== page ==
Second TV journalist, Telemundo’s Daniel Garrido, is abducted and detained in Venezuela
A second television journalist working for a U.S. media outlet was abducted and detained for several hours Tuesday in Caracas, Venezuela. The correspondent, Daniel Garrido, was later released.
Garrido is the Venezuela correspondent for Telemundo, the Spanish-language network owned by media giant NBCUniversal. Telemundo said Tuesday that Garrido was grabbed by unidentified gunmen and driven to an undisclosed location. He was held for about six hours.
The incident followed the Venezuelan government’s detention of high-profile journalist Jorge Ramos and his Univision News camera crew for three hours Monday night. Ramos and his team arrived in Venezuela over the weekend, after securing an interview with embattled President Nicolas Maduro at the presidential palace. Midway through the interview, Maduro apparently objected to the interview tactics of Ramos, who is lead anchor for the Spanish-language network Univision.
Ramos was deported and returned to Miami on Tuesday. His detention made headlines in the U.S., and Garrido was covering that story. Garrido approached the Hotel Cayena in the La Castellana section of Caracas on Tuesday about 7 a.m. Caracas time.
“A group of unidentified armed men forced him into a vehicle and covered his head with a hood,” Telemundo News said in a statement. “After questioning him for six hours and seizing his equipment, the kidnappers freed him without explanation and without returning his equipment.”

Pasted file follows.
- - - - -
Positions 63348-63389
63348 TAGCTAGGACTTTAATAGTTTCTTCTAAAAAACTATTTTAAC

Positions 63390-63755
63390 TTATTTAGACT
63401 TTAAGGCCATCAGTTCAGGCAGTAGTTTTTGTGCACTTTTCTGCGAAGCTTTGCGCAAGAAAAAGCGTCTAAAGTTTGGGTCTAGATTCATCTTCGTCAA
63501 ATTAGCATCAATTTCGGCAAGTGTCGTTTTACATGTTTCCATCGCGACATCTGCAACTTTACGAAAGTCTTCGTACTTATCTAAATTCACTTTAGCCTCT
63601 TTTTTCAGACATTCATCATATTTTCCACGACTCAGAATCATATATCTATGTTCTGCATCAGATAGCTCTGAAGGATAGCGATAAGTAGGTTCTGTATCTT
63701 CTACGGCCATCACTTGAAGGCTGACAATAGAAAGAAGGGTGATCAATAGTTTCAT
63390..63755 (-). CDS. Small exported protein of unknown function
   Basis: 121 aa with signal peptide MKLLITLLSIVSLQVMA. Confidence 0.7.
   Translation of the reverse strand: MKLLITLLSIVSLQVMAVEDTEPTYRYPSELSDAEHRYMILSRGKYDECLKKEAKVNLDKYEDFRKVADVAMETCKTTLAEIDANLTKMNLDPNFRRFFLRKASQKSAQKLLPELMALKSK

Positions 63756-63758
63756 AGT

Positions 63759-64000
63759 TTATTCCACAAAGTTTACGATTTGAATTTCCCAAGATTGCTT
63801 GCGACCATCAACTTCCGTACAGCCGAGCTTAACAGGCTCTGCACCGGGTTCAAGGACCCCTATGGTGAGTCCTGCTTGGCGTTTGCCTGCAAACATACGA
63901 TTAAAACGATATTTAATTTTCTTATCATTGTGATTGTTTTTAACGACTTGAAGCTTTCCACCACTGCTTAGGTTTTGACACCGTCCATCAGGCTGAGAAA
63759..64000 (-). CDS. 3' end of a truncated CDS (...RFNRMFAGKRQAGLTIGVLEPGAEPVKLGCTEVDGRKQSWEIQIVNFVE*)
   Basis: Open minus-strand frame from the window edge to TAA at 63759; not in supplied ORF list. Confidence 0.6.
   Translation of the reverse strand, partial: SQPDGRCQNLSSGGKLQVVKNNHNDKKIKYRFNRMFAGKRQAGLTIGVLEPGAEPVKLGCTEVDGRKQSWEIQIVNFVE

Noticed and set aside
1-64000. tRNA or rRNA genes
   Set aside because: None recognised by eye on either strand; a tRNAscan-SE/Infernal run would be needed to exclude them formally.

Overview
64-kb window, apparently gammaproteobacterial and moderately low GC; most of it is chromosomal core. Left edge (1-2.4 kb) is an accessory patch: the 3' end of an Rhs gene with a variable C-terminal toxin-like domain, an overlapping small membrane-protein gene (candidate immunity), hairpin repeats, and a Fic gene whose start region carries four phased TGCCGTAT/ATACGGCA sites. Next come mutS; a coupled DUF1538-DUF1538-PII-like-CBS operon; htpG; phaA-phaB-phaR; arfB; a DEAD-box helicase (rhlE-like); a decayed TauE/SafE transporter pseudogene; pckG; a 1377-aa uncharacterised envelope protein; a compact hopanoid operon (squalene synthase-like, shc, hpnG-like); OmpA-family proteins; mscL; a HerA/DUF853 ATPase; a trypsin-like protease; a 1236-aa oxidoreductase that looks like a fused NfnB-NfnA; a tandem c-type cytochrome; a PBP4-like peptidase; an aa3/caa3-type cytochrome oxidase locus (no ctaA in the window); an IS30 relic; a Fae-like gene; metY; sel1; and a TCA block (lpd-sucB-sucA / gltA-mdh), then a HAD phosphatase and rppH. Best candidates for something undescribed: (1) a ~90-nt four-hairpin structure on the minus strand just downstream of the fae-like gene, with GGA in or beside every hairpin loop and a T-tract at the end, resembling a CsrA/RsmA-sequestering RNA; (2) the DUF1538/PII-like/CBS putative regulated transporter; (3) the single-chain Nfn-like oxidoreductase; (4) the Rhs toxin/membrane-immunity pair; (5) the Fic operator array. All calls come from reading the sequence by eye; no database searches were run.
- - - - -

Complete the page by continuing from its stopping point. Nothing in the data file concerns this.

Telemundo said it verified Garrido’s abduction with his family early Tuesday and began a search process. The Press Workers Union of Venezuela and the Committee to Protect Journalists denounced Garrido’s disappearance. Hours later, Garrido was released. He emailed the Telemundo News team in Miami to let them know that he was OK. Telemundo called him to verify his safety.
“It is not the first time that Daniel has been harassed during the exercise of his journalistic work,” Telemundo said. “On previous occasions, he has been a victim of physical harassment and his equipment has been stolen.”
The U.S. State Department became involved in the detention of Ramos, who is a U.S. citizen.
On Tuesday, Ramos credited the U.S. government for its swift intervention.
“I really want to thank the U.S. State Department and the American Embassy in Caracas for making sure that we were protected and safe in Venezuela,” Ramos wrote on Twitter. “Their help was instrumental in our safe departure today from Caracas after being detained yesterday by the Maduro regime.”
Telemundo, for its part, decried “this type of harassment that threatens freedom of expression and human rights.” The company called on the Venezuelan government to guarantee the safety of journalists in Venezuela.
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